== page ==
A lot or a little?
The parents' guide to what's in this movie.
What parents need to know
Parents need to know that Tinker Tailor Soldier Spy (adapted from a classic John le Carre spy novel) is an intelligent, adult movie. Violence isn't constant but includes guns and shooting, dead bodies, blood and gore, and violence against women (a mother is killed while nursing her baby, and another woman's head is beaten against a window). Language is also infrequent but includes a few uses of "f--k." There's also some nudity and onscreen sex (toplessness, a woman shown from behind while atop a man, etc.), plus some innuendo. Since the story is set in the early 1970s, characters smoke cigarettes freely and drink casually. For grown-ups and mature teens, this is a terrific film, arguably one of the best spy movies ever made.
- Parents say
- Kids say
What's the story?
During the Cold War, following a blown operation in Hungary in which a British Intelligence agent is shot, former agent George Smiley (Gary Oldman) is pulled out of retirement. His task is to find a mole planted deep within the ranks of MI6. He faces tough opposition from the men in charge and can trust nobody aside from his young assistant, Peter Guillam (Benedict Cumberbatch). Can Smiley follow the subsequent elaborate and complex trail without alerting the mole?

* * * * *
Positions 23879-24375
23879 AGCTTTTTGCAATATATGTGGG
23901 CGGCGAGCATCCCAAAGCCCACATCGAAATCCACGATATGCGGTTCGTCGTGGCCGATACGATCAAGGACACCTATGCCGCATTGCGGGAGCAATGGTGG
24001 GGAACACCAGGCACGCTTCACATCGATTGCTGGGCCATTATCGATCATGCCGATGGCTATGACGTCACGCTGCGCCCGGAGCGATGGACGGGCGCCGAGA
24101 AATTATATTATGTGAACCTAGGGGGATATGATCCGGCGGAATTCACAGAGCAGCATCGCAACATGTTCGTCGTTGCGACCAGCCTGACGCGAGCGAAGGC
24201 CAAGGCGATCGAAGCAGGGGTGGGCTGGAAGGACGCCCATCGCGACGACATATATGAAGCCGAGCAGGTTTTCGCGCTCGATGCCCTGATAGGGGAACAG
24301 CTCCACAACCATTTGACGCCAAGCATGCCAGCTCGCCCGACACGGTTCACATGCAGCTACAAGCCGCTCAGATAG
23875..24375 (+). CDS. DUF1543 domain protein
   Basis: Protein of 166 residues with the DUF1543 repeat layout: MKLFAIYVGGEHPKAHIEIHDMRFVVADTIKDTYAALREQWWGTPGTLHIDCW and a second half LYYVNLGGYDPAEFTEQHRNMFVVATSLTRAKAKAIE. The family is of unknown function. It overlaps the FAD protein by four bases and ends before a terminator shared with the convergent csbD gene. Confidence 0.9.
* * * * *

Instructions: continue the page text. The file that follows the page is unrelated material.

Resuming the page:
Is it any good?
Many spy movies tend to rely mostly on dialogue and exotic locations to tell their complex stories, but the superb TINKER TAILER SOLDIER SPY gets by on subtlety. The movie is based on the classic novel by John le Carre -- which was also made into a 1979 miniseries starring Alec Guinness. Swedish director Tomas Alfredson, making his English language debut, maintains an intricate balance, and Oldman, walking in Guinness' formidable shoes, gives a truly great, reserved performance.
Unlike many spy movies, there's very little shooting or chasing here. The color scheme is muted and industrial; even a hot cup of tea doesn't quite cut through the gloom. In many scenes, characters just seem to be sitting in rooms and talking. It sounds dull, but it's actually one of the best spy movies ever made, adding glorious layers and tones to each moment and building on moods and silences so that the exciting moments mean all that much more. Indeed, this quiet movie generates more suspense than a hundred chases and shoot-outs.
Talk to your kids about ...
Families can talk about Tinker Tailor Solder Spy's violent moments. How shocking are the shootings and gore? Do they have greater impact because they're used sparingly?
Does the movie seem especially violent in regard to women? What message does that send?
Is the movie suspenseful? How does it achieve suspense with such a slow pace and so few action scenes? Does a good spy movie need a lot of action?
Is George Smiley a good role model? What are his main attributes? What are his faults?